We made it half way up the couloir and took a water break. Jeff had been lagging behind and told us that he needed to turn around. He had tweaked his knee a few weeks before and it was feeling even worse now. The rest of us continued onward as the sun rose higher and higher. The upper portion of the Cord was much more runneled and scattered with rock debris than the terrain on the lower section. It was clear to me now why this was called the bowling alley and I wanted to be off of it soon before it became dangerous. Still a little freaked by the snow, we got to the top of the Bell Cord which exits in the saddle between the north and the south Bells and I had a sudden burst of energy (8:00 a.m.). That was awesome! I did it! I was excited that we had all made it and were now on rock, but was equally excited that I got such a rush and thrill from being on the couloir. It is true what they say, the times you are most scared in climbing are the times that you learn and grow the most.
After a short break we headed south and made it to the summit of South Maroon Peak in no time (9:00 a.m.). The few hundred feet of scrambling to the South Bell was really fun, although slightly awkward in heavy mountaineering boots. We enjoyed the summit while Andy told us about the traverse to the North Bell which we could now clearly see.
The traverse looked amazing. From afar it seemed that the North Bell was just a stack of loose rocks teetering on each other and about ready to fall over. Andy pointed out the crux wall and I became really excited.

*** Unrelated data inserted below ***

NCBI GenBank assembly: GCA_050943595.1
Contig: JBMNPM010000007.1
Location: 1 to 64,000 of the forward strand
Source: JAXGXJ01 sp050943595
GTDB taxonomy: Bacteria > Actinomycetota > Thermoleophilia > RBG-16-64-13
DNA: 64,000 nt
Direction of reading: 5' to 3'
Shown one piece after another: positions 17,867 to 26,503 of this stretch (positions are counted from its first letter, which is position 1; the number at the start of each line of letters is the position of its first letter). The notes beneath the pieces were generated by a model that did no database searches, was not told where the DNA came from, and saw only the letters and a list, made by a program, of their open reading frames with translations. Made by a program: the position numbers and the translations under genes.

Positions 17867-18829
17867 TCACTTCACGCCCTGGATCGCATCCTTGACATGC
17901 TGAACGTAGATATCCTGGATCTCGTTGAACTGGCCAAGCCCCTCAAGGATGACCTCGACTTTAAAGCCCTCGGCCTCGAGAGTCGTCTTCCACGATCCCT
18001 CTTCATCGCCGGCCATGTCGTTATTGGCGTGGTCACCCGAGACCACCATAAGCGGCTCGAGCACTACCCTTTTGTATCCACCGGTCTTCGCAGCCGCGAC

The Traverse to the North Bell
We headed to the north and retraced our steps back to the exit of the Bell Cord. Soon we were on our way to the North Bell. For some reason I felt like a kid in a candy store, a candy store full of rock above 13,000 feet. Although only 4th class with the occasional 5th class move ,(something that I had been bashing because it was not ‘hard’ enough to be considered ‘real’ climbing), the traverse soon became really fascinating and fun. Somehow knowing that I was high up and on potentially unstable rock gave me just as much of a rush as if I were at a crux move on a sport line. The rock was not as bad as it appeared. It was very important to test the rock you were grabbing and placing your foot or hand on because there was a significant amount of loose material, but overall the rock quality was really good.